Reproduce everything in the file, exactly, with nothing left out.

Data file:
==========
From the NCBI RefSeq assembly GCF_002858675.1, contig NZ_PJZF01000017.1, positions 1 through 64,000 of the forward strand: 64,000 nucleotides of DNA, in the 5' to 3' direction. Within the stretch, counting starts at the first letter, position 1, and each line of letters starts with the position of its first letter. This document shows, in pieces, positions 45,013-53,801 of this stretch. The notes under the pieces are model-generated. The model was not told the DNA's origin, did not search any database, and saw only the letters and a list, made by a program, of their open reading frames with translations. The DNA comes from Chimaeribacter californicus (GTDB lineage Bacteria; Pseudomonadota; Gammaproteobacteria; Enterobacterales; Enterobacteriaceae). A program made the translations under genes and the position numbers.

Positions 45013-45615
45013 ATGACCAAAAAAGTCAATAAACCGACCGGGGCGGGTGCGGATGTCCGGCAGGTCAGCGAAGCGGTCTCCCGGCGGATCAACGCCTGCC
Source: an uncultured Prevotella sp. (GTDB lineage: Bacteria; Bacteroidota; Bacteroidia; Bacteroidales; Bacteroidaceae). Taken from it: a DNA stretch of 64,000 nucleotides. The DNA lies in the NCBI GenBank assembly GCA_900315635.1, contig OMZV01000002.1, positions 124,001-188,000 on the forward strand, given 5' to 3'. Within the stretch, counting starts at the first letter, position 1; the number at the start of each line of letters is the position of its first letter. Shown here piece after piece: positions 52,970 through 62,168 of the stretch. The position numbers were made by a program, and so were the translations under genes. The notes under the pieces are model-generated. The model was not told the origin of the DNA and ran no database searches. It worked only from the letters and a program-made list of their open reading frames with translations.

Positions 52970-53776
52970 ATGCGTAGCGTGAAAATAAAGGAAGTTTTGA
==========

From the NCBI RefSeq assembly GCF_002858675.1, contig NZ_PJZF01000017.1, positions 1 through 64,000 of the forward strand: 64,000 nucleotides of DNA, in the 5' to 3' direction. Within the stretch, counting starts at the first letter, position 1, and each line of letters starts with the position of its first letter. This document shows, in pieces, positions 45,013-53,801 of this stretch. The notes under the pieces are model-generated. The model was not told the DNA's origin, did not search any database, and saw only the letters and a list, made by a program, of their open reading frames with translations. The DNA comes from Chimaeribacter californicus (GTDB lineage Bacteria; Pseudomonadota; Gammaproteobacteria; Enterobacterales; Enterobacteriaceae). A program made the translations under genes and the position numbers.

Positions 45013-45615
45013 ATGACCAAAAAAGTCAATAAACCGACCGGGGCGGGTGCGGATGTCCGGCAGGTCAGCGAAGCGGTCTCCCGGCGGATCAACGCCTGCC
Source: an uncultured Prevotella sp. (GTDB lineage: Bacteria; Bacteroidota; Bacteroidia; Bacteroidales; Bacteroidaceae). Taken from it: a DNA stretch of 64,000 nucleotides. The DNA lies in the NCBI GenBank assembly GCA_900315635.1, contig OMZV01000002.1, positions 124,001-188,000 on the forward strand, given 5' to 3'. Within the stretch, counting starts at the first letter, position 1; the number at the start of each line of letters is the position of its first letter. Shown here piece after piece: positions 52,970 through 62,168 of the stretch. The position numbers were made by a program, and so were the translations under genes. The notes under the pieces are model-generated. The model was not told the origin of the DNA and ran no database searches. It worked only from the letters and a program-made list of their open reading frames with translations.

Positions 52970-53776
52970 ATGCGTAGCGTGAAAATAAAGGAAGTTTTGA